People are not difficult just for the hell of it. Whilst it may not always be obvious, there is always a reason. It is all too easy for the trainer to label the group as being ‘difficult’ and not consider a range of underpinning issues, including the possibility that it may be something about their own behaviour that is the problem. To turn this around we need to acknowledge that in general, ‘difficult’ behaviour is a stimulus-response dynamic that we are an integral part of.
The first stage in working with ‘difficult groups’ is to get rid of the term ‘difficult group’ that tends to shape how we will confront the challenge and thus avoid projecting hostile non verbal clues that say ‘I want to fight’.
We need to ‘ground’ ourselves by being self-aware and then reduce our initial emotional responses to the challenges. Using positive self affirmation is useful; “I have the knowledge and skills to deal with this; it is any opportunity for me to practice my skills”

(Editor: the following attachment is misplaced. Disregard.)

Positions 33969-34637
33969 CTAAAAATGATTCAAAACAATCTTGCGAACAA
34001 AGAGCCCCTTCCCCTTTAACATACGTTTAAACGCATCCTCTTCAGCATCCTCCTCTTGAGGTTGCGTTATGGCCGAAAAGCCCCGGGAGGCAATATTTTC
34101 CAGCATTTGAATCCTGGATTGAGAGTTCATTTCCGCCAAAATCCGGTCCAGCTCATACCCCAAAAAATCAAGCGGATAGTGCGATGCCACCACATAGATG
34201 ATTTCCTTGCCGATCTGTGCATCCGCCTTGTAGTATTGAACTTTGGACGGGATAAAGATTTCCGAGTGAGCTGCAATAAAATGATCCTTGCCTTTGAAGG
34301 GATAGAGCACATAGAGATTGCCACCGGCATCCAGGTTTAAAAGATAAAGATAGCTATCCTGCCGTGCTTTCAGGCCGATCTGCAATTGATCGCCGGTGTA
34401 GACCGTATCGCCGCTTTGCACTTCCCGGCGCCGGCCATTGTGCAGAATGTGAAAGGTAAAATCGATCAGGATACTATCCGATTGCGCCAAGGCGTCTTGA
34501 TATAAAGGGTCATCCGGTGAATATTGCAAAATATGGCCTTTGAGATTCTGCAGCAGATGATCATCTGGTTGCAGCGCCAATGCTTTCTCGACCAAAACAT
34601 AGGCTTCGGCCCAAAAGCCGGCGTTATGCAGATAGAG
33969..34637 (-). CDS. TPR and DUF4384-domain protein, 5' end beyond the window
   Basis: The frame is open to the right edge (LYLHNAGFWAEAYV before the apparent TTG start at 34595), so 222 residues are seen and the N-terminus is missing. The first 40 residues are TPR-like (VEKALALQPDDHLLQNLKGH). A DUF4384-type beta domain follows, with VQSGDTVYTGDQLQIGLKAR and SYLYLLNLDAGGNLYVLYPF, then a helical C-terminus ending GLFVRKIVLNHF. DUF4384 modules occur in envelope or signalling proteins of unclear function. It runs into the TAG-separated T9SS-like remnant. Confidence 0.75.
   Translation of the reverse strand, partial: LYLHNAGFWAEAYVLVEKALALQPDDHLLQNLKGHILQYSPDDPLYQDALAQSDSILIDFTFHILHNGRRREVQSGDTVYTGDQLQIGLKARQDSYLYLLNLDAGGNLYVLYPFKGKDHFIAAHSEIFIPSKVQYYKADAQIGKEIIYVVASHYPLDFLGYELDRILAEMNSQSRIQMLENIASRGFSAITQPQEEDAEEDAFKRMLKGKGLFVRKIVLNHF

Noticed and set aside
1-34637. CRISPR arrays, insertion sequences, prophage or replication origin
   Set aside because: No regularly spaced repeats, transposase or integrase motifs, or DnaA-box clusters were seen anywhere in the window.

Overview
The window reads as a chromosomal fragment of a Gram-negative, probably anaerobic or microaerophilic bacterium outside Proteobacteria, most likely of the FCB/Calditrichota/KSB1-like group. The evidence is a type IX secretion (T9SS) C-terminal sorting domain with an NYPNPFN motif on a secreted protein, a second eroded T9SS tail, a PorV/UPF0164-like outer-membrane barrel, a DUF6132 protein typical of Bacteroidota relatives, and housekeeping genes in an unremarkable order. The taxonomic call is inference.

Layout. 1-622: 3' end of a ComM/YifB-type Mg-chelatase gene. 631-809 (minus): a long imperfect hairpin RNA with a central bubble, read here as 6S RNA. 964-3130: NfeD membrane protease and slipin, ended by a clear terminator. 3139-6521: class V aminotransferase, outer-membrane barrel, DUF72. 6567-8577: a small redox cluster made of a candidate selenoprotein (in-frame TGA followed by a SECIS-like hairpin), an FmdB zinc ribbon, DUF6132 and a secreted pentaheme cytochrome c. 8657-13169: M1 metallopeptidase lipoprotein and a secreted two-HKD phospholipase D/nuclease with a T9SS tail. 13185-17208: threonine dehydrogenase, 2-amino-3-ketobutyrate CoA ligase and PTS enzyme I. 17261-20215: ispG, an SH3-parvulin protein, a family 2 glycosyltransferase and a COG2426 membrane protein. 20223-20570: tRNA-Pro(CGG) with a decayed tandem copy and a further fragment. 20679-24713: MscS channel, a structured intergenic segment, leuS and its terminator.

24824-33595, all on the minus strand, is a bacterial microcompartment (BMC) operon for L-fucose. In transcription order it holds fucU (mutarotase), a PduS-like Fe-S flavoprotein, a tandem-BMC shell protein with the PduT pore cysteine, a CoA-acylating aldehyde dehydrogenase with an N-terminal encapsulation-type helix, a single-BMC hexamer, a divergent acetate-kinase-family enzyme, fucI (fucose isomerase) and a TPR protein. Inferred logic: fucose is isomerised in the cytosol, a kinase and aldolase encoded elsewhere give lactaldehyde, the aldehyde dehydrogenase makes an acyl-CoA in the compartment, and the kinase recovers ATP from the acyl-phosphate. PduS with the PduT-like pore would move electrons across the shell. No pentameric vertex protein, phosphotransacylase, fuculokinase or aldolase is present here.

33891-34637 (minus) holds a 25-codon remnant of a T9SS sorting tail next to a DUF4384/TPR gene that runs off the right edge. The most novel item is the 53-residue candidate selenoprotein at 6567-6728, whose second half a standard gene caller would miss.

Attempting to empathise with the learners may tame and explain their regressive behaviour and thus enable us to reassure them that we are not the enemy and extend an invitation to forming a working alliance.
I am not suggesting that working with ‘difficult’ behaviour in groups is easy; we are human and have a range of feelings and corresponding behaviours that quite naturally at times get in the way of being the ‘perfect’ trainer. This very humility is, I believe the key element in working with challenges.
Sometimes we will simply not be able to negotiate with a group in the time available. The group dynamics may be such that no one, with all the insight, expertise and goodwill in the world will match the negativity of the history of the group and individuals within it. What I am saying however, is that an awareness of ourselves and our own behaviour when leading a group can have a least some influence on the potential outcome.